Chris McGrath: The Flat doesn't need to be fixed
Saturday 03 April 2010
However worthy their intentions, they have to remember one thing. You should never let a story get in the way of good facts.
The first week of a new turf season has renewed all the old grumbles about the lack of "narrative" on the Flat, and the torpor of its opening phase. This time next week, moreover, attention will be restored to the jumpers for our one, true National institution, at Aintree. It is only then, in the Classic trials, that things really begin to liven up on the level.
Meetings like the Craven, of course, are the ultimate aficionados' convention. The people at Racing For Change duly propose opening their blessed "premier" Flat season at the Guineas meeting, in early May. They then wish to contrive an all-singing, all-dancing climax to the domestic season in October, apparently at Ascot.
Such a project is not without its merits. You could certainly bring together some of the autumn's best races to make a bigger impact. That was the original idea behind the Ascot Festival and "Champions' Day" at Newmarket. Perhaps enough from each might be shoehorned together to achieve something more resonant.
But to describe yourself as the "moderniser", and your critic as the reactionary, is just a cheap shot. And the bottom line remains that much of the debate is predicated on hopeless misapprehension.
Flat racing, unlike jumping, is a truly integrated international sport. As such, its Premier League already has a fabulous climax. It is ridiculous to imply that all those Group One races at Longchamp on Arc day comprise a purely French occasion, or that the Breeders' Cup cannot meaningfully round off the career of a European champion, simply because it is in a different time zone and is not shown on terrestrial television.
A champion like Sea The Stars has a coherent and engrossing schedule of opportunities, from spring to autumn. And the way he was campaigned reiterated the reality, routinely misrepresented, that the Flat season has infinitely superior momentum to the jumps. If you happened to own such a champion, your choice for his swansong is likely to rest between the Arc, Champion Stakes or Breeders' Cup. The weakness of the British option is that its timing confines you to just one of the three, whereas you can feasibly contest both the others.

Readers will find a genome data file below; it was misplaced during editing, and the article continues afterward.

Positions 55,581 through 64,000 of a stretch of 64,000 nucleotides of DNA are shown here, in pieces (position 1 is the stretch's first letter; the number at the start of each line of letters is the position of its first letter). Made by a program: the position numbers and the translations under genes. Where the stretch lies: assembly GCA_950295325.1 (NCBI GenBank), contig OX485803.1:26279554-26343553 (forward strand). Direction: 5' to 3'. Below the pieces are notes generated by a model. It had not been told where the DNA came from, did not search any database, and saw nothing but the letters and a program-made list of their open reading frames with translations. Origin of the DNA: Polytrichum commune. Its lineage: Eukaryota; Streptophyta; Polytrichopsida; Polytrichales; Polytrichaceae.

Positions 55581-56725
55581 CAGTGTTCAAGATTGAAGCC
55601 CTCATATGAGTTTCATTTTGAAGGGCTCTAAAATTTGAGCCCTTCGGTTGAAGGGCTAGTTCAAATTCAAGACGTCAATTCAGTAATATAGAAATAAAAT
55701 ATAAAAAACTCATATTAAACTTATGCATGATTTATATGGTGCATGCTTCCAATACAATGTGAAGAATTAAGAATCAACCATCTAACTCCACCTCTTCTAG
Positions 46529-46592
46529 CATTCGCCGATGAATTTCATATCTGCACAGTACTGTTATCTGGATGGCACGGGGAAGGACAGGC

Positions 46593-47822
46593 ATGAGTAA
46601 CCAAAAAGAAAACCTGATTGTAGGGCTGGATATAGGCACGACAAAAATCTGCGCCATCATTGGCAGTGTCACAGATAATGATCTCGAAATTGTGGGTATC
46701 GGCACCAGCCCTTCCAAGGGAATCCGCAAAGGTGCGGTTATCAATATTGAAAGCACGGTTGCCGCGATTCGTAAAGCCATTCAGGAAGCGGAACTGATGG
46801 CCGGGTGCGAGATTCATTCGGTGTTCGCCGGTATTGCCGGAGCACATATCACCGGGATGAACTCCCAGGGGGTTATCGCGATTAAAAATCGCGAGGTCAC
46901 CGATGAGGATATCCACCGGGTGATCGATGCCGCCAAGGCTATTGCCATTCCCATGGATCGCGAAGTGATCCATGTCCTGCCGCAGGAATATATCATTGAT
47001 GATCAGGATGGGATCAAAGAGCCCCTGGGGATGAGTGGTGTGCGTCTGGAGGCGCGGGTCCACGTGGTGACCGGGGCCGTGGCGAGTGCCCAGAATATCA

To compound that problem with some notional "competition" for the Breeders' Cup or Longchamp defeats the whole logic of the Pattern system – which obeys, not the fatuous priorities of self-important marketing men, but the professional ones of cerebral and accomplished achievers like John Oxx, trainer of Sea The Stars.
You cannot screw around with the requirements of the sport's defining contributors purely to satisfy half-informed intruders that tradition and complacency are not one and the same. In proposing a "premier" jumps season, running from Cheltenham's November meeting to the Festival, Racing For Change candidly accepted that professionals would persevere with the calendars against which they could measure past and present achievement. If you think Tony McCoy will consider himself champion jockey because he rides most winners in four months of "premier" racing, you can think again. And if jockeys couldn't care less which of them is "premier" champion, then why should anyone else?
By 2011, officially April will be neither the jumps season (Grand National or no Grand National) nor the Flat season. It is all cosmetic, of course. And that will only ever get you so far. By definition, a good story is not a predictable one. From Racing For Change's perspective, it is hard to imagine a better jockeys' championship than the one ultimately shared – in the very last race of the turf season, a nondescript handicap at muddy Doncaster – between Jamie Spencer and Seb Sanders. You can't organise that kind of "narrative". You can only make the best of it, when it happens.